Craft in America Awarded $100,000 Inaugural Prize for Excellence and Innovation by the Decorative Arts Trust

  • December 07, 2020 14:41

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J. Isaac Vásquez García, master weaver and dyer, is featured in the Craft in America: Borders episode. Photo by Denise Kang.

As part of the Decorative Arts Trust's dedication to nurturing academic and educational programs, Executive Director Matthew A. Thurlow announced Craft in America as the recipient of the inaugural Prize for Excellence and Innovation in a special presentation last evening. Established in 2020, the $100,000 Prize for Excellence and Innovation recognizes scholarly endeavors undertaken by a non-profit organization to advance the public's appreciation of decorative arts, fine arts, architecture, or landscape design.

In January 2020, Cincinnati Art Museum curator Amy Dehan and consultant R. Mark Adams work on the Unlocking an Art Deco Bedroom by Joseph Urban exhibition. Courtesy the Cincinnati Art Museum

"The inaugural Prize is a watershed moment for our organization," Matthew Thurlow notes. "We are proud to be one of the few organizations able to offer $100,000 in support of a decorative arts project at this critical moment in the cultural sector. In recent years, we have helped hundreds of students and young professionals make strides toward their careers in the arts, and the Prize will reinforce the value of their dedication."

The Decorative Arts Trust hosted a virtual program on December 7, attended by members, donors, and enthusiasts. Viewers were treated to a presentation that highlighted Craft in America's project and the finalists.

The Thornton Portrait Gallery inside the Huntington Art Gallery, courtesy The Huntington Library, Art Museum, and Botanical Gardens

The finalists, each expanding engagement and access to the arts, included:

  • The Cincinnati Art Museum is mounting a special exhibition in 2021-2022 that recreates a bedroom designed by prominent Modernist Joseph Urban. 
  • Craft in America is creating a free online video database of craft tools and techniques spanning all decorative arts media.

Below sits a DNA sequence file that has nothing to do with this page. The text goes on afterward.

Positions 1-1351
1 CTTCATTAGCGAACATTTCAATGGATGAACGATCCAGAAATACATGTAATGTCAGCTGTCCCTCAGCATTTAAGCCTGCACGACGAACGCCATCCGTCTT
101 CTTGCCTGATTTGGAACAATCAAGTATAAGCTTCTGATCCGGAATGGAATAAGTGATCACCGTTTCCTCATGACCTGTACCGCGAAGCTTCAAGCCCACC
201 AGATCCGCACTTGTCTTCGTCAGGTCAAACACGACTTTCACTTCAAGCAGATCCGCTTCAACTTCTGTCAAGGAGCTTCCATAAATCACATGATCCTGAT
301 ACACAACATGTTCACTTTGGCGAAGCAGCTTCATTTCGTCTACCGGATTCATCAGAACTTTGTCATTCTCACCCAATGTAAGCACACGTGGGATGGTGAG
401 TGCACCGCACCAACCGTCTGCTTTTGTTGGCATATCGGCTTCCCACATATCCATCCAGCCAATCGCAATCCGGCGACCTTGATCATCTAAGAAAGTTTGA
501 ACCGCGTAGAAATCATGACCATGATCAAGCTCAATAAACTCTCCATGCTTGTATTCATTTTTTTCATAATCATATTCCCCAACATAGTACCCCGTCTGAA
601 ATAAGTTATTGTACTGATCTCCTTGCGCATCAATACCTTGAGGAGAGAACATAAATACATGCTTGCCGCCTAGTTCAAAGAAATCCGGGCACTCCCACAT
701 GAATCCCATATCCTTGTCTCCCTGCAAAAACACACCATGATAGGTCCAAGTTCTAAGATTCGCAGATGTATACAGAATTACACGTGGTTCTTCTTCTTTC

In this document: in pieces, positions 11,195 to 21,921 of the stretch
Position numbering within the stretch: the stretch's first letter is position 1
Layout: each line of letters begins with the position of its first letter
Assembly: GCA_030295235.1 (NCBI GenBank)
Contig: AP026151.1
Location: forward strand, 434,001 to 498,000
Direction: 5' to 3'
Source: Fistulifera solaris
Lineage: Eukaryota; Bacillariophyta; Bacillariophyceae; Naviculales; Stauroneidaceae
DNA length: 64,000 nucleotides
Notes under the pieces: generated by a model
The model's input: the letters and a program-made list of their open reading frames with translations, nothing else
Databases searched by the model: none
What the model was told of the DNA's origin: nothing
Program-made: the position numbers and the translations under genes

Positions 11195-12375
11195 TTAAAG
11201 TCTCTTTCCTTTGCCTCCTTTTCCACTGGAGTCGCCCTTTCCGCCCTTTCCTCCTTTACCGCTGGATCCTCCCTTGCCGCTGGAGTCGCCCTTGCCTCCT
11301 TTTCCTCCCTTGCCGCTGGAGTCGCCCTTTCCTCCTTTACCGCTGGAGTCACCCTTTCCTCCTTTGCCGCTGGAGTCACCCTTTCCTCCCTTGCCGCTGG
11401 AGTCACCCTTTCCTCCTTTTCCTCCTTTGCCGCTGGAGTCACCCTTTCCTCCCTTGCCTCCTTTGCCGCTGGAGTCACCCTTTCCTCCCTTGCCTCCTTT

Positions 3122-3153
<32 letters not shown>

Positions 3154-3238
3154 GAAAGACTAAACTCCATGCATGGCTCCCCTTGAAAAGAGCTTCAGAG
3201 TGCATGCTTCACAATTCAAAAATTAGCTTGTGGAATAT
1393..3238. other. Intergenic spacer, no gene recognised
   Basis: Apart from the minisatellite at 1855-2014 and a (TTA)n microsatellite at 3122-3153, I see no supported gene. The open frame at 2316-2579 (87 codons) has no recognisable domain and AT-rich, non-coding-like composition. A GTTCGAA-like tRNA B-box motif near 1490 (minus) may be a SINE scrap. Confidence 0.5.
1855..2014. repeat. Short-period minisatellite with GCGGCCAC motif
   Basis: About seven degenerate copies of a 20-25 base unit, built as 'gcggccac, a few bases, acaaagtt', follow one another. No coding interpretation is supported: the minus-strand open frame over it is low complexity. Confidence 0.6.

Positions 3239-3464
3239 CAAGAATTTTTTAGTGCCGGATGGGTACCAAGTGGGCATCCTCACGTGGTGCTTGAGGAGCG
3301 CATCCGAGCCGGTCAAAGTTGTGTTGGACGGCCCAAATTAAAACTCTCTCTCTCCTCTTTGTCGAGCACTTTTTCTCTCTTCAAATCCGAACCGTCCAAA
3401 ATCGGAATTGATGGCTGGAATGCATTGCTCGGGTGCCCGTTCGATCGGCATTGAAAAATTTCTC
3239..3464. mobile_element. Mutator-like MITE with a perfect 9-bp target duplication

• The Huntington Library, Art Museum, and Botanical Gardens is planning a reinstallation of its American Art galleries. 
  • Monticello is undertaking a comprehensive reassessment of Thomas Jefferson's Tea Room in preparation for a restoration and reinterpretation project. 

Craft in America is preparing a free online video dictionary of tools, techniques, and materials spanning all decorative arts media, a project led by Craft in America Center Director Emily Zaiden. This free resource for researchers, art historians, students, and the public will serve as an evergreen and widely accessible tool to demonstrate handmade crafts production.

Thomas Jefferson's Tea Room at Monticello in Charlottesville, VA will be restored and reinterpreted. Courtesy Monticello

Each dictionary "entry" will consist of a "Craft in America will blend the contemporary with the historic by sharing the techniques of talented living craftspeople who represent a continuum of artisanship that stretches back centuries," shares Matthew Thurlow. "The project is scalable, malleable, inclusive, and accessible in a manner that will continue to draw interest in and promote the importance and artistry of objects. Craft in America has an impressive history of producing video and narrative of the highest quality. We are proud to reach across the country to support a smaller organization that will make an incredible contribution to further appreciation for the decorative arts."

Craft in America films Linda Sikora, potter and Professor of Ceramic Art/Division Head at Alfred University. Photo Denise Kang.

“This project will organically demonstrate the ongoing continuity of historic craft processes in modern life,” explains Emily Zaiden, Craft in America Center Director. “The beauty and core of this project is that it captures precisely how historic craft and decorative arts processes are very much alive in the hands of contemporary makers and craft artists. It will demonstrate our connection with the past, with the work of the hand, and our inherent connection with tactile objects and the material culture of our world. These videos will bring to life, in this modern, tech-dominated era, the age-old techniques from our craft heritage.” 

The Decorative Arts Trust has a long tradition of providing international support to the next generation of museum curators and decorative arts historians via its generous grants, scholarships, and internships. The Trust welcomes additional financial support to endow the Prize beyond this inaugural year. For more information about the Decorative Arts Trust Prize for Excellence and Innovation, visit, email, or call 610.627.4970.

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